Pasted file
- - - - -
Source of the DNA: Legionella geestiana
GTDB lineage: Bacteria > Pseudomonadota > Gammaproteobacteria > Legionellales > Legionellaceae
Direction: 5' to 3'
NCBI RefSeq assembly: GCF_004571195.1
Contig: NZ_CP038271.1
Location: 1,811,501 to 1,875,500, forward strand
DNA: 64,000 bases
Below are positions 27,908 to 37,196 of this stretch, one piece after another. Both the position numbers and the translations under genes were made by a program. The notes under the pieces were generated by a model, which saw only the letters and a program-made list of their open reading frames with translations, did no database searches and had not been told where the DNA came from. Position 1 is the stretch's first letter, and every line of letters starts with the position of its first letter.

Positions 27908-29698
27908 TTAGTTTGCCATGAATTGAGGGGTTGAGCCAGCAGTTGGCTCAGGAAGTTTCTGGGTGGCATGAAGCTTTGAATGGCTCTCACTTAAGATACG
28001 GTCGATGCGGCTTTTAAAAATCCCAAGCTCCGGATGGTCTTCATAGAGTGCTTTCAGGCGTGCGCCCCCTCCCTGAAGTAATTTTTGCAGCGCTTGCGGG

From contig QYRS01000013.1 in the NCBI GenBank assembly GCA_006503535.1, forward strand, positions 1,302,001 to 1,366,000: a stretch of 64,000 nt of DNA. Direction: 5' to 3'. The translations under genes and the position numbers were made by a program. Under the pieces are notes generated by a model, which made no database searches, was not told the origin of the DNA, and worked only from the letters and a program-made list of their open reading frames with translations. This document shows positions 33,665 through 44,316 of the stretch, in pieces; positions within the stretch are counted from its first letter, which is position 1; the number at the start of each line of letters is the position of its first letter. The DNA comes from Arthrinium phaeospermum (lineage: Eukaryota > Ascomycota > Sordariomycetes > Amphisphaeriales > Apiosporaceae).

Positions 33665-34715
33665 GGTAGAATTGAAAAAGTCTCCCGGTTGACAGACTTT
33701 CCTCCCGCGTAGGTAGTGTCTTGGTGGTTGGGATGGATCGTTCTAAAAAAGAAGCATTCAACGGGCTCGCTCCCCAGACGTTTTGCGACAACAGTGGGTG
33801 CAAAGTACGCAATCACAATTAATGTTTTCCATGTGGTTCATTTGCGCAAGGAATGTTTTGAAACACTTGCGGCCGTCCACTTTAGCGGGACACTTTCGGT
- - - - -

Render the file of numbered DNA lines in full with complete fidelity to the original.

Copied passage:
Source of the DNA: Legionella geestiana
GTDB lineage: Bacteria > Pseudomonadota > Gammaproteobacteria > Legionellales > Legionellaceae
Direction: 5' to 3'
NCBI RefSeq assembly: GCF_004571195.1
Contig: NZ_CP038271.1
Location: 1,811,501 to 1,875,500, forward strand
DNA: 64,000 bases
Below are positions 27,908 to 37,196 of this stretch, one piece after another. Both the position numbers and the translations under genes were made by a program. The notes under the pieces were generated by a model, which saw only the letters and a program-made list of their open reading frames with translations, did no database searches and had not been told where the DNA came from. Position 1 is the stretch's first letter, and every line of letters starts with the position of its first letter.

Positions 27908-29698
27908 TTAGTTTGCCATGAATTGAGGGGTTGAGCCAGCAGTTGGCTCAGGAAGTTTCTGGGTGGCATGAAGCTTTGAATGGCTCTCACTTAAGATACG
28001 GTCGATGCGGCTTTTAAAAATCCCAAGCTCCGGATGGTCTTCATAGAGTGCTTTCAGGCGTGCGCCCCCTCCCTGAAGTAATTTTTGCAGCGCTTGCGGG

From contig QYRS01000013.1 in the NCBI GenBank assembly GCA_006503535.1, forward strand, positions 1,302,001 to 1,366,000: a stretch of 64,000 nt of DNA. Direction: 5' to 3'. The translations under genes and the position numbers were made by a program. Under the pieces are notes generated by a model, which made no database searches, was not told the origin of the DNA, and worked only from the letters and a program-made list of their open reading frames with translations. This document shows positions 33,665 through 44,316 of the stretch, in pieces; positions within the stretch are counted from its first letter, which is position 1; the number at the start of each line of letters is the position of its first letter. The DNA comes from Arthrinium phaeospermum (lineage: Eukaryota > Ascomycota > Sordariomycetes > Amphisphaeriales > Apiosporaceae).

Positions 33665-34715
33665 GGTAGAATTGAAAAAGTCTCCCGGTTGACAGACTTT
33701 CCTCCCGCGTAGGTAGTGTCTTGGTGGTTGGGATGGATCGTTCTAAAAAAGAAGCATTCAACGGGCTCGCTCCCCAGACGTTTTGCGACAACAGTGGGTG
33801 CAAAGTACGCAATCACAATTAATGTTTTCCATGTGGTTCATTTGCGCAAGGAATGTTTTGAAACACTTGCGGCCGTCCACTTTAGCGGGACACTTTCGGT